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18 June 2001 Nanocarriers of fluorescent probes and enzymes
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Proceedings Volume 4258, Nanoparticles and Nanostructured Surfaces: Novel Reporters with Biological Applications; (2001)
Event: BiOS 2001 The International Symposium on Biomedical Optics, 2001, San Jose, CA, United States
Cascade Blue, Sulforhodamine G and yeast alcohol dehydrogenase were encased inside nano-sized silicate shells and their absorption and fluorescence spectrophotometric properties, and the enzyme activity investigated. The stabilized molecules have potential in biosensors, drug delivery, and as recyclable catalysts. Cascade Blue and Sulforhodamine G were attached to 85 nm diameter colloidal gold, encased with silicate, and the gold core dissolved. Fluorescence quenched by the gold was recovered for both dyes, but the peak emission was red-shifted from that in water for Cascade Blue and blue-shifted for Sulforhodamine G. The excitation spectra of these dyes showed similar shifts, presumably reflecting their interaction with the shell interior. The spectrofluorometric results for alcohol dehydrogenase bound to 15 nm diameter colloidal gold were similar. The substrate ethanol and cofactor NAD were permeable to the silicate shell. Only 20% of enzyme activity of ADH was lost after binding to gold, and additional 20% lost by encasing with silicate. Subsequent rate of loss of activity was significantly lowered. This study demonstrated dyes and enzymes can be encased within silicate shells. Whether the shell protects these molecules from the environment, and how the thickness of silicate shells affects the rate of enzyme reactions remains to be investigated.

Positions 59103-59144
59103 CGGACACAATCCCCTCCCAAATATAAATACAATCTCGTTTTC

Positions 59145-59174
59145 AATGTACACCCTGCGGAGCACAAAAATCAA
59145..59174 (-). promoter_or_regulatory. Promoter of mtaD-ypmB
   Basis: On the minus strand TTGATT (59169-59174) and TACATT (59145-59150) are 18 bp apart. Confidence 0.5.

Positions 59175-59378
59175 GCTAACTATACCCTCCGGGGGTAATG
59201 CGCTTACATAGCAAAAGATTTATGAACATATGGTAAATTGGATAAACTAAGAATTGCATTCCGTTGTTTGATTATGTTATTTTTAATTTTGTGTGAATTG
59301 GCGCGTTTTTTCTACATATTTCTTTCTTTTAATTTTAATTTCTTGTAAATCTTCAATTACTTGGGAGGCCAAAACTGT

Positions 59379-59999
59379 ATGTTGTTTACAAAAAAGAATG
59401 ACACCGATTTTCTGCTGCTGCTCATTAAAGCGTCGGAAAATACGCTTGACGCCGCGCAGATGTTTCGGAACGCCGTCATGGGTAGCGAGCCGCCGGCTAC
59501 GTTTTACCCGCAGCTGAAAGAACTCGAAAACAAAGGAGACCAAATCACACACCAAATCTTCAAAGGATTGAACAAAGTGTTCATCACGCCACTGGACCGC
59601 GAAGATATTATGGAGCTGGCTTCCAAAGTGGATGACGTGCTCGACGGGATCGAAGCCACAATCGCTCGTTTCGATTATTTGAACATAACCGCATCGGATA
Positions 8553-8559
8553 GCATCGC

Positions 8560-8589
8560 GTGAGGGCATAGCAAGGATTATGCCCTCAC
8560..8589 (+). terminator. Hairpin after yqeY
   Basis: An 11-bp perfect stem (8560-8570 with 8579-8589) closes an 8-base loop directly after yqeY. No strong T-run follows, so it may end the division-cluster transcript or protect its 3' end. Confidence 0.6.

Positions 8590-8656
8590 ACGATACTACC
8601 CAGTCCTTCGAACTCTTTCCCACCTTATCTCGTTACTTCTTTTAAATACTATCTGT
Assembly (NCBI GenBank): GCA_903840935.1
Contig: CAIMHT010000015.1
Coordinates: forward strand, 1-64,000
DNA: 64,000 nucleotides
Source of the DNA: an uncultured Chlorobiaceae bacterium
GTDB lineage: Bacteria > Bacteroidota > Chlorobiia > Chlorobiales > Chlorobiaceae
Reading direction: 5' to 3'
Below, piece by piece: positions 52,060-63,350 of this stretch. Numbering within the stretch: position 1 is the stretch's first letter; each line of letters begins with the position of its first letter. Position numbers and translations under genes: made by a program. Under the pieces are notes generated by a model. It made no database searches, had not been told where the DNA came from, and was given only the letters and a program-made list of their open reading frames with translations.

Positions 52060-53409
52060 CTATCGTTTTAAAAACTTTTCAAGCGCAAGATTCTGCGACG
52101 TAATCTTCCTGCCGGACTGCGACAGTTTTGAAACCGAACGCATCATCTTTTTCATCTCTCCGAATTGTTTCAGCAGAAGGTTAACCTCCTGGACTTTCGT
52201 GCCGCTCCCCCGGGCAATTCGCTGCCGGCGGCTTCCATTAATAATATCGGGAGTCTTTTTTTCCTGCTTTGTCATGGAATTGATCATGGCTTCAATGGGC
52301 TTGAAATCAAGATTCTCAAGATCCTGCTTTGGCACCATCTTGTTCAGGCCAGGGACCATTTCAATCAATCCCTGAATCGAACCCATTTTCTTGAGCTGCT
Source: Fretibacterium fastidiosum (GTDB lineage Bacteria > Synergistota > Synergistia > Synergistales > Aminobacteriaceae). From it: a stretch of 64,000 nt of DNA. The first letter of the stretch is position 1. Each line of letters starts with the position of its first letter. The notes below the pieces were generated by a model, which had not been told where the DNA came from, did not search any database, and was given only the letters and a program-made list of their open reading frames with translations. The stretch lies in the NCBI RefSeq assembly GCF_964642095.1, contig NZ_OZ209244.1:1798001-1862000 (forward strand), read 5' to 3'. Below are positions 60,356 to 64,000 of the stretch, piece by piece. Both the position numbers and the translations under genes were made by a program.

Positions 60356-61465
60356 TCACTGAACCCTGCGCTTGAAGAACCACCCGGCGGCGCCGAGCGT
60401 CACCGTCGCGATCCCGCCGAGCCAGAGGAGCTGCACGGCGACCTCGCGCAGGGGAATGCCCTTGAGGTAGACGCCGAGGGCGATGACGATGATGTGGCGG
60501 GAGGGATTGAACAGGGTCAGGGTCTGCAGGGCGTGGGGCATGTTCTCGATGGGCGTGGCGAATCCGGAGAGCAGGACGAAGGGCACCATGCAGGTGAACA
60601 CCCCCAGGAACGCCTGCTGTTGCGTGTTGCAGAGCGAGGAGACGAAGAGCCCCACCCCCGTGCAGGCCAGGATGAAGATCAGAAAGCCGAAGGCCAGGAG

© (2001) COPYRIGHT Society of Photo-Optical Instrumentation Engineers (SPIE). Downloading of the abstract is permitted for personal use only.
Qiang Wang, Xiaoyan Chen, Dan Meisel, Hiroshi Mizukami, and Agnes E. Ostafin "Nanocarriers of fluorescent probes and enzymes", Proc. SPIE 4258, Nanoparticles and Nanostructured Surfaces: Novel Reporters with Biological Applications, (18 June 2001);

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